Archbishop Michael Neary's Homily on Day for Life"
Dublin, (ZENIT.org) | 1722 hits
The Sacredness of Life
I extend a very warm welcome to you all. As Christians today we are faced with an urgent and formidable challenge. The moral and spiritual heritage of our people is under attack in a rather sinister way. Many of the values which for so long proved to be the foundation of Irish society are now presented as old-fashioned and outmoded. The sacredness of unborn life is one of them.
The Gift of Life from God
We believe that each individual is specially created by God. Anyone who has held a new-born baby in his or her arms cannot but be amazed at the sheer miracle of God’s creation. The creation of every human life is at the same time an invitation into a relationship with the God who tells us that we already bear the image of God himself.
Pro-Life issue not a question of politics
Some, presumably in an attempt to confuse would like to present our Pro-Life concerns about the proposed legislation in a simplistic and superficial way as Church versus State. The current debate is not about the proper relationship between faith and politics. It is about our shared commitment as citizens and as human beings to a fundamental and universal human value: that the direct and intentional killing of an innocent person can never be justified. The right to life is such an inviolable right that no individual and no State may ever modify or destroy it.
Right and Duty of the Church to speak on this important issue
The Church feels duty-bound to speak out with courage on behalf of those who have no voice. Every human being has a responsibility to respect, protect, love and serve life, every human life, to defend and promote life, to show reverence and love for it. We are encouraged to promote a culture of life which will oppose what has been described in a chilling phrase as “a culture of death”. While science and medicine are increasingly able to safeguard health and life, threats against innocent life are becoming more insidious.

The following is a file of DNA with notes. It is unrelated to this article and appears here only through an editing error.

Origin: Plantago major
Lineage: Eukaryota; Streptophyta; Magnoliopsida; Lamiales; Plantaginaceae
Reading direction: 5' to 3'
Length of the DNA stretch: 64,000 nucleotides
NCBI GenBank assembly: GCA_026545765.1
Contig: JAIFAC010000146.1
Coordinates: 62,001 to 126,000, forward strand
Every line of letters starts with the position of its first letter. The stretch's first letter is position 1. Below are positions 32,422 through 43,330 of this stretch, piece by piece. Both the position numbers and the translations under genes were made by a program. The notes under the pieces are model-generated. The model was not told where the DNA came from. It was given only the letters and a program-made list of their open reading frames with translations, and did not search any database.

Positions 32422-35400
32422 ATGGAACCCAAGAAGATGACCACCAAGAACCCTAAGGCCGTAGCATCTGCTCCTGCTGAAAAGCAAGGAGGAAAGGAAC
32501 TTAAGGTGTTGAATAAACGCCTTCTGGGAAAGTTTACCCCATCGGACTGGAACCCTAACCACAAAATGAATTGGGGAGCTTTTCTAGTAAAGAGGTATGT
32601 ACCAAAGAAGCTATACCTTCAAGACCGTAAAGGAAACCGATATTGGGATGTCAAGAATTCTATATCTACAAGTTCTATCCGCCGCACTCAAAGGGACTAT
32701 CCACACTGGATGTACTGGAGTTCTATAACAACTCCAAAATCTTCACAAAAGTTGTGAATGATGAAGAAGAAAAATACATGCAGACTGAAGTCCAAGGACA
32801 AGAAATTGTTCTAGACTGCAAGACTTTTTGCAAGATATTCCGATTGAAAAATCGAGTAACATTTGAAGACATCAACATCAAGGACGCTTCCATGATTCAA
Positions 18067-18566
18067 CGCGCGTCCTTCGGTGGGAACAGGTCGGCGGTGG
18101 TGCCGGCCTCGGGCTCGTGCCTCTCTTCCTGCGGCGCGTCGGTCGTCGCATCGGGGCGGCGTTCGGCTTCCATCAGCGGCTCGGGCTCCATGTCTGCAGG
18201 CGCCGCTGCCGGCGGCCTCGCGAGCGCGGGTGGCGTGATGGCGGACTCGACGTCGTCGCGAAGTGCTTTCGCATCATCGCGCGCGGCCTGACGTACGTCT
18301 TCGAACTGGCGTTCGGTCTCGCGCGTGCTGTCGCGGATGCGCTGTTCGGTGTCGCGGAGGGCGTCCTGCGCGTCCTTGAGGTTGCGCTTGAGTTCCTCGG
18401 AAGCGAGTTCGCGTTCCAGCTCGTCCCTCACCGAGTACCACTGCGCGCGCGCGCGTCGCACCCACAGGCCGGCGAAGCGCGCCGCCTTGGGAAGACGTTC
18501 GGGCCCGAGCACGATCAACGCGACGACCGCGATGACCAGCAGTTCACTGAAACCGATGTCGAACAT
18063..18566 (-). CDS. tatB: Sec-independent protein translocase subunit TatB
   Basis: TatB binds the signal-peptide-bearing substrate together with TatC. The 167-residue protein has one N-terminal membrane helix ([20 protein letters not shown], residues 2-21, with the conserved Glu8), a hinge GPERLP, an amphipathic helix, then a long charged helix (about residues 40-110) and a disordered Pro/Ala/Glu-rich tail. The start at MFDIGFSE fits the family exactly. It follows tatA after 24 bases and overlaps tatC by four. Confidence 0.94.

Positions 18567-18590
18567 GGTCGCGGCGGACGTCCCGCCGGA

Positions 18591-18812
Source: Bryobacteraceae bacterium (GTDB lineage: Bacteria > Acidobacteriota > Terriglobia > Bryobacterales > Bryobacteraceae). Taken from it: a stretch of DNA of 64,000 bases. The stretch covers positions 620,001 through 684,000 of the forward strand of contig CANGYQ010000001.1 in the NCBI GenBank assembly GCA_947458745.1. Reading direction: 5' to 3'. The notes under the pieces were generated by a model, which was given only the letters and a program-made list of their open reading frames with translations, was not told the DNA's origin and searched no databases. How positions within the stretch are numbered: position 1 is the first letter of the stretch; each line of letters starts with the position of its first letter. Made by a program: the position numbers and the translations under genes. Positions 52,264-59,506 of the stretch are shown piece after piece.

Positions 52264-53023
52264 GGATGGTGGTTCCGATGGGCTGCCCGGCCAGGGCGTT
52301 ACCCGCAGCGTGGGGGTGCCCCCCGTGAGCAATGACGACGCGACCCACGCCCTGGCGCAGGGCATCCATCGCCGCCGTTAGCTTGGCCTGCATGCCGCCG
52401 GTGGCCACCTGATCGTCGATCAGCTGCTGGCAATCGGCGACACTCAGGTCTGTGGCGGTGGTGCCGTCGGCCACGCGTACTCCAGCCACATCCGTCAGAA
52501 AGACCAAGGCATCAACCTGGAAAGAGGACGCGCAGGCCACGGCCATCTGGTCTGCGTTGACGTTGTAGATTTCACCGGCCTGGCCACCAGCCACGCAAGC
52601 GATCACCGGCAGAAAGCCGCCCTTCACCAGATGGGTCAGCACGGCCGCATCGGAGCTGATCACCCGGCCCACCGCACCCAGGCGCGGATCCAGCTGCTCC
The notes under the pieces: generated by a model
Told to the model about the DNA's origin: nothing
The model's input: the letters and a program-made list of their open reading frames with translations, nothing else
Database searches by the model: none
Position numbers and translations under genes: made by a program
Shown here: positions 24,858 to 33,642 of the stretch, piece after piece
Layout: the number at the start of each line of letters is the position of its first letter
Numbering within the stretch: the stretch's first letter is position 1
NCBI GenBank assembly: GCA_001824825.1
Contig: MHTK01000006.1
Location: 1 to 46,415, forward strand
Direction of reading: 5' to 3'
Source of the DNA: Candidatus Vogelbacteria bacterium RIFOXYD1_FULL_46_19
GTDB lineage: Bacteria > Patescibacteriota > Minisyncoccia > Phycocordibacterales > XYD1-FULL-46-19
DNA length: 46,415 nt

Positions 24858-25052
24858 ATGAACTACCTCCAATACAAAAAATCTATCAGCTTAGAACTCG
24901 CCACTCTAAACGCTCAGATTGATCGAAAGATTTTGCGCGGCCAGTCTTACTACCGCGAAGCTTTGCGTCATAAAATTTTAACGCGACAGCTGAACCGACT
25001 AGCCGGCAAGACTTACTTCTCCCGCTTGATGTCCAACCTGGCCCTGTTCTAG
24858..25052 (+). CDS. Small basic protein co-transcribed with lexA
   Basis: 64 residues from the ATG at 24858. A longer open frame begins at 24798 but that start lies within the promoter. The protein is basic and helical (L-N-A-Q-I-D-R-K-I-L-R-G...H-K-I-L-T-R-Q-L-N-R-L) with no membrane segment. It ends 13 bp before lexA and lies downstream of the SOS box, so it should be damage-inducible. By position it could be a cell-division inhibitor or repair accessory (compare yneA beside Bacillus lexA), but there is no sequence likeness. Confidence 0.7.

Clear Position and Teaching of the Church
The right to life is the most fundamental of all rights because it is the foundation of all other rights. The Catholic Church, in common with many Christians in other Churches and many of the great religious and moral traditions of humanity teaches that the direct and intentional killing of innocent human life at any stage from conception to natural death is gravely wrong. Human life is at its most defenceless in the womb and has a right to receive every protection. Abortion violates not only the life of the unborn child but also the life of the mother.
Valuing the life of the Mother
The mother is the child’s first home. Thankfully the miracles of modern science have given us a new window into the life of the baby in the womb. We can now see just how rapid and beautiful is the development of the baby in the womb. Many women attest that pregnancy, while involving rejoicing and gratitude, also involves suffering and sacrifice. Crises can arise that involve both the mother and the baby. In this regard it is important to clarify an aspect of Catholic teaching which has often been misrepresented. The Catholic Church has never said that the life of the child must be preferred to the life of the mother. The medical treatment of mothers whose lives are in danger is permissible even if this results in the unintended death of the child in the womb. So where there is a real and substantial threat to a mother’s life during pregnancy, and where every effort is also made to save the life of her unborn child, medical interventions which have saving the life of the mother as their direct purpose are permitted.
Change being brought about with the current legislation
Abortion is something very different. It involves the direct and intentional ending of the life of the unborn child. If the proposed legislation is enacted this will involve for the first time overturning in law the fundamental principles of the inviolability of innocent human life. We must ask ourselves if there is any other situation in life where the taking of an innocent life is seen as the solution to a problem?
Misguided reassurances in relation to this issue